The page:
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Rizzo Named General Manager of Nationals

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By Chico Harlan
Washington Post Staff Writer
Friday, August 21, 2009

When Mike Rizzo began his non-playing career 26 years ago, he was a scout who ambitioned to be a general manager, which was fine, except for all the improbability that stood between what he had and what he wanted.

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Working as a scout meant seeing players, and seeing almost nobody else. It meant travel. It meant rising every morning, sometimes at 5 a.m., and drilling himself with a reminder: "I'm going to beat somebody today." Rizzo said that to himself, and then drove 200 miles after nightfall to scout a player the next day.

Scouting, as a career, can curse somebody who wants more. Scouts are baseball's laborers. They wear loose-fitting shirts and age fast. The glossy need not apply. Rizzo, as his father had, became a to-the-core scout: One year, he accrued 150,000 frequent flier miles. One year, he watched players in 25 states, including Alaska and Hawaii.

Right or wrong, Rizzo wanted to go further.

It happened. Thursday, Rizzo's career reached its crest. At a news conference to announce his new role as the Washington Nationals' senior vice president and general manager, Rizzo explained the improbable rise and what he had needed to learn to accomplish it.

"I thought I had the ability to be a general manager a long time ago," he said. "I knew I had the player evaluation part of it down early in my career. I always considered myself as a good leader. I always thrived under pressure. So I thought I had a good foundation, and then when I did get into the front-office job I was smart enough to learn what I didn't know. And it was vast."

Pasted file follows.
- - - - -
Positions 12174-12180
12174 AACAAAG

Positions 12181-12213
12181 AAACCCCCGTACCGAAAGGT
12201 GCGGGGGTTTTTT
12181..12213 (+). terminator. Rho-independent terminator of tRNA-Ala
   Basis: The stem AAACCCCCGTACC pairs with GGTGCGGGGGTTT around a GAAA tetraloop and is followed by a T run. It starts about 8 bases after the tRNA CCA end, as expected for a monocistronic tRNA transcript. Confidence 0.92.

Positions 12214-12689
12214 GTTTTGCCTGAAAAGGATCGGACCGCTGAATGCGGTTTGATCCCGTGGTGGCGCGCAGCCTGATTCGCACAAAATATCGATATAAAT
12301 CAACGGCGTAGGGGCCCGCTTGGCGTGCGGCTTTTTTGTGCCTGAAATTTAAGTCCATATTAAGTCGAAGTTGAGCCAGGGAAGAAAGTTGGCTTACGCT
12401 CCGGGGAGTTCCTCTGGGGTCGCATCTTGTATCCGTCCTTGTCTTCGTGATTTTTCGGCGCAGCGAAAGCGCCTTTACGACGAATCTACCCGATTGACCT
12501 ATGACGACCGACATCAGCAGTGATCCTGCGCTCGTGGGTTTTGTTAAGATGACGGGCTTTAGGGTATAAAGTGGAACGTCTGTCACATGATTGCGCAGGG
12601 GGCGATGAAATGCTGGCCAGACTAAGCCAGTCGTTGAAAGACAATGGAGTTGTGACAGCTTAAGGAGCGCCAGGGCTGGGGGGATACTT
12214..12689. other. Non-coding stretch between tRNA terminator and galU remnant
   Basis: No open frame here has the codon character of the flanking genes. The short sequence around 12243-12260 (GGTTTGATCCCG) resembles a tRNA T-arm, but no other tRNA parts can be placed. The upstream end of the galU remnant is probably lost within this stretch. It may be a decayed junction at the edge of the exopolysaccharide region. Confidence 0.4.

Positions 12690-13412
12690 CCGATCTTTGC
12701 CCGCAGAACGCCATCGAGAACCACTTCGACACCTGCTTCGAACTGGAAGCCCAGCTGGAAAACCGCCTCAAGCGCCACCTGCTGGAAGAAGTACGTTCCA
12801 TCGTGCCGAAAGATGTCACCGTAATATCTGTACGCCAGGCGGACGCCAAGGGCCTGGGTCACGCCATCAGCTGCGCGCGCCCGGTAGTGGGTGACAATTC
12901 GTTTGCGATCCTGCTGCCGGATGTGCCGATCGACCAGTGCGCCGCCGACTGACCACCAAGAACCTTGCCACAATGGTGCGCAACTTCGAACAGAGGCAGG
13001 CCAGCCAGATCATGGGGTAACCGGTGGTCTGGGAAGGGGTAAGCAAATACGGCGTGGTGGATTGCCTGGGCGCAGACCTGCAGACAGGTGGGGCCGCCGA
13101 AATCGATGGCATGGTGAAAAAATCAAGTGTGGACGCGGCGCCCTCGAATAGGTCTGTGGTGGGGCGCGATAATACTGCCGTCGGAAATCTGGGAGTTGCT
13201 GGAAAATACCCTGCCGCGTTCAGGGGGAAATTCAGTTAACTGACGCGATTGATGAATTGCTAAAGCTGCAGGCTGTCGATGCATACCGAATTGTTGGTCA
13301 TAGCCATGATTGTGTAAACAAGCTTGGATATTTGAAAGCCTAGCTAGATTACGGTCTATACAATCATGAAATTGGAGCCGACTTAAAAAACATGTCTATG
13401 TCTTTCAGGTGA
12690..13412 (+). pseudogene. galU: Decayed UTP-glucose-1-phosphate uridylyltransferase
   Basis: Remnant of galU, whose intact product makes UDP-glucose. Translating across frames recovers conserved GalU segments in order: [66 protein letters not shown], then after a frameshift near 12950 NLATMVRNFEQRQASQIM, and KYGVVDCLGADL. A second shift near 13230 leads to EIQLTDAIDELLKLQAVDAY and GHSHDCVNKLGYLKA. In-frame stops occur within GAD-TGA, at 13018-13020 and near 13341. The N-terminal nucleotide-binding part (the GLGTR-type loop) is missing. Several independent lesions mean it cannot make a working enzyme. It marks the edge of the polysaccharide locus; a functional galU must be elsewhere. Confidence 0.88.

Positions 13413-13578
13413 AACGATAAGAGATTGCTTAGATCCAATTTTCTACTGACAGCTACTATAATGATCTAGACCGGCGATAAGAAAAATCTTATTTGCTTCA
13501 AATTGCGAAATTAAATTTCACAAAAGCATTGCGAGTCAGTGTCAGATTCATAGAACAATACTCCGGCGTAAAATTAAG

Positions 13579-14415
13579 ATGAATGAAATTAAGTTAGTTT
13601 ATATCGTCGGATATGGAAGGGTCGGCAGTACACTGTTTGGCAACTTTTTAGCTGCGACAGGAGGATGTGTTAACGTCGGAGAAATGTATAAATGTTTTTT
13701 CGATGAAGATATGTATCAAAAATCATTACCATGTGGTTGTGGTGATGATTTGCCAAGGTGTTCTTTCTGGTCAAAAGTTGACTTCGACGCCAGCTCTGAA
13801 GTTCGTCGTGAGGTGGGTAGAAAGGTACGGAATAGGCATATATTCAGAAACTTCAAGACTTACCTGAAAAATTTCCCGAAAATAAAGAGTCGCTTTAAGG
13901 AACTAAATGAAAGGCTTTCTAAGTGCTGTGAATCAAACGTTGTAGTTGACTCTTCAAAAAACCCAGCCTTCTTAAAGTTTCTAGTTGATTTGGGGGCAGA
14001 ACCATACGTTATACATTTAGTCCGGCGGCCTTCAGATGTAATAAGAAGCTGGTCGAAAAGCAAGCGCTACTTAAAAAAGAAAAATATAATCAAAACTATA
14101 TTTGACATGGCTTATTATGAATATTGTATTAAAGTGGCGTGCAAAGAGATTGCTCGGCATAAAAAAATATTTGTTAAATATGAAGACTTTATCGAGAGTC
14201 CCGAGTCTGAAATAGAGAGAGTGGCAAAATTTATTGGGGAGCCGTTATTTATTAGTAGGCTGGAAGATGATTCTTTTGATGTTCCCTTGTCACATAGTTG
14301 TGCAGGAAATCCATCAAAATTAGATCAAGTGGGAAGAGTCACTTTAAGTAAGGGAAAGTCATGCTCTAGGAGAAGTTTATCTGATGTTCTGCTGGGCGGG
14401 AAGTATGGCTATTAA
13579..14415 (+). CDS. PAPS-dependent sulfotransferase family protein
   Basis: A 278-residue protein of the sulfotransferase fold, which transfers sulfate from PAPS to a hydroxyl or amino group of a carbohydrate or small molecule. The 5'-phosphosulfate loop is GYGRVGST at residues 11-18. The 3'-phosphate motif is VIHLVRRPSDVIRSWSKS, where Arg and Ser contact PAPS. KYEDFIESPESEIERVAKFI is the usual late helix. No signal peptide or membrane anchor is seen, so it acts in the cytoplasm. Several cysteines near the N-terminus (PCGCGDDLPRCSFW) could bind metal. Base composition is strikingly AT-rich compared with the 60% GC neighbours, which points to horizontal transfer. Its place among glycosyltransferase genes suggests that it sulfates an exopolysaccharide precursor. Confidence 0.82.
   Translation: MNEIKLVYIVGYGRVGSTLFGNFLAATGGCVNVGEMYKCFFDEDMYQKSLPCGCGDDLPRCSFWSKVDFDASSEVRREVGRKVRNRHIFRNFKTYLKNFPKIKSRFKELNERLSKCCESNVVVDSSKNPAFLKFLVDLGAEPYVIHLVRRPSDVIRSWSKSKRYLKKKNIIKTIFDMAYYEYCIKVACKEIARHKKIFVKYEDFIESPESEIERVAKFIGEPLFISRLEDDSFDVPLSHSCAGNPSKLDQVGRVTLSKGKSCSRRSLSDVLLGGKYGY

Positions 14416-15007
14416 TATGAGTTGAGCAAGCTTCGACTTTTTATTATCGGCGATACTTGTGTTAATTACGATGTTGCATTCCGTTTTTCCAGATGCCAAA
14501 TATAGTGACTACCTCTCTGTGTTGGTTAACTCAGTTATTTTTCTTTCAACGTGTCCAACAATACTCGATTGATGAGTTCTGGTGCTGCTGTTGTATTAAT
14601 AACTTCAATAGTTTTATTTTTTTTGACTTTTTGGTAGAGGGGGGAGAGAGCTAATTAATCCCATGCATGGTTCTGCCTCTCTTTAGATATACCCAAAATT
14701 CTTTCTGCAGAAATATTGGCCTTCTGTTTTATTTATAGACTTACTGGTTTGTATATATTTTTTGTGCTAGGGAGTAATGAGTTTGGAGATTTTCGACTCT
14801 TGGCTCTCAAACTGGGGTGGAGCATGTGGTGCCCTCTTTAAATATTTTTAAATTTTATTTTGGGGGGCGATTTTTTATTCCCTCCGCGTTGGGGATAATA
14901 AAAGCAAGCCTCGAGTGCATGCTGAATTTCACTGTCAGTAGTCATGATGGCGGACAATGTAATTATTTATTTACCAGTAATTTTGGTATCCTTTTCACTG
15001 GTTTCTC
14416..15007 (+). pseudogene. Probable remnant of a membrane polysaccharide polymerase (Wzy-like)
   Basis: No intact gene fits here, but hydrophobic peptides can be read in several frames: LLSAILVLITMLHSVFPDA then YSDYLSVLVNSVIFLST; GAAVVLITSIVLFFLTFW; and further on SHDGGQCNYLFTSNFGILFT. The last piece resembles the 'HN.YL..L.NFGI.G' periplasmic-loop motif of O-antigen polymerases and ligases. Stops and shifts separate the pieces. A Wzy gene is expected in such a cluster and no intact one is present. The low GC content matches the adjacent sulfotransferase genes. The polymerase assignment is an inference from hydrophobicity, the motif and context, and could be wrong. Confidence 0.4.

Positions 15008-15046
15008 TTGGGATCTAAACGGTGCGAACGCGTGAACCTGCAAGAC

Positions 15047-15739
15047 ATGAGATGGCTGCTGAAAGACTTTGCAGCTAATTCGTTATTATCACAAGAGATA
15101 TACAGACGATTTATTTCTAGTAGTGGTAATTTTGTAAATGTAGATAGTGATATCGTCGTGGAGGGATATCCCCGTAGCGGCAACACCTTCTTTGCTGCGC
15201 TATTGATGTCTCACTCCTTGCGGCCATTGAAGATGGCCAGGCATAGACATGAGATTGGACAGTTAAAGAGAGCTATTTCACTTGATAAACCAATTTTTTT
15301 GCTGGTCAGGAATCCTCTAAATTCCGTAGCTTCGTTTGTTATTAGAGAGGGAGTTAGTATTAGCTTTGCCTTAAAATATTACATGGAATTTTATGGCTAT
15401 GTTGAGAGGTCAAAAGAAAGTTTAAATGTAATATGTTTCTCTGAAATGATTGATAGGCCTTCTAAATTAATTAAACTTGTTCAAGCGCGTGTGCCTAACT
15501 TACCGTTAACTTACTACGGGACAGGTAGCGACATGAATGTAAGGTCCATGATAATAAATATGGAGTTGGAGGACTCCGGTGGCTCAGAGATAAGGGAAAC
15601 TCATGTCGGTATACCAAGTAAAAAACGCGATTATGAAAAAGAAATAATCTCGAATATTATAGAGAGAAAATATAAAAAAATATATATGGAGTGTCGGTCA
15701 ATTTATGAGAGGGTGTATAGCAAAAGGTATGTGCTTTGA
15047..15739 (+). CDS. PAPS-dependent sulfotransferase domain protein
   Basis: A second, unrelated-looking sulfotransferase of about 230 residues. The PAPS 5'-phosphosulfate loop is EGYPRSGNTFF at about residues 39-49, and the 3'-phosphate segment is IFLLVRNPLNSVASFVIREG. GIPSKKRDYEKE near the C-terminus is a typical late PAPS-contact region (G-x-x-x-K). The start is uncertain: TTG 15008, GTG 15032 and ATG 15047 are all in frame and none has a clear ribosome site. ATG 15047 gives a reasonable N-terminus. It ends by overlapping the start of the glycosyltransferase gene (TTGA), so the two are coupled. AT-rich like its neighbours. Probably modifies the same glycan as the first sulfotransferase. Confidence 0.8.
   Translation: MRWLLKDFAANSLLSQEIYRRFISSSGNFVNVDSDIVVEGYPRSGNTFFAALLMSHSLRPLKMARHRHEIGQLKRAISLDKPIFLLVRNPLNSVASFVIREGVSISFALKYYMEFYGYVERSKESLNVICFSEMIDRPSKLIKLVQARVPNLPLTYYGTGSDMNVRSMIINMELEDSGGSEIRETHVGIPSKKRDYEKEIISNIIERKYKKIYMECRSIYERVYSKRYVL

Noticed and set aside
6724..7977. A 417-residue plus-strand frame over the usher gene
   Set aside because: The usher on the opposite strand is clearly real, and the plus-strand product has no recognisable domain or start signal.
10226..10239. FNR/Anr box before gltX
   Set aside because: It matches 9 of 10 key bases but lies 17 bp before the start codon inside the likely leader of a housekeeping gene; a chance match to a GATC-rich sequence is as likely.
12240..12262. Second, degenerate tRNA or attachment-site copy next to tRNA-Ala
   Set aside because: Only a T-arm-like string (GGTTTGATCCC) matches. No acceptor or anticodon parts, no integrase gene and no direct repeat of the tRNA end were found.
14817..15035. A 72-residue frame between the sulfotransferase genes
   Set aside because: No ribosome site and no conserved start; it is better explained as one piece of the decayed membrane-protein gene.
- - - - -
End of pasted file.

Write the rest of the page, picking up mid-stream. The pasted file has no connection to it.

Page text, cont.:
There were obstacles. Plenty. Rizzo worked for three organizations before joining the Nationals as an assistant general manager in July 2006, Stan Kasten's first front-office hire. Always a see-'em evaluator, Rizzo needed to adapt, at least somewhat, to baseball's trend for computer and statistical analysis.

When he became acting general manager this March, taking duties from the just-resigned Jim Bowden, he had to contend with the team's corresponding search for a full-time replacement -- a Kasten-led mission that started with 75 candidates, narrowed to 15 interviewees, and finally, around June 1, six finalists. Oh, by the way: The Nationals also had a historically bad bullpen, contract negotiations with franchise player Ryan Zimmerman, a manager on the hot seat, few veterans attracting trade attention and a No. 1 draft pick demanding the richest amateur contract in history.

Rizzo navigated the whole thing, and on Tuesday morning, he learned that he had earned the job full-time.

He called his father, Phil, a lifetime baseball scout.

Maybe Rizzo planned to give the news, but he didn't need to.

Good scouts can read a situation.


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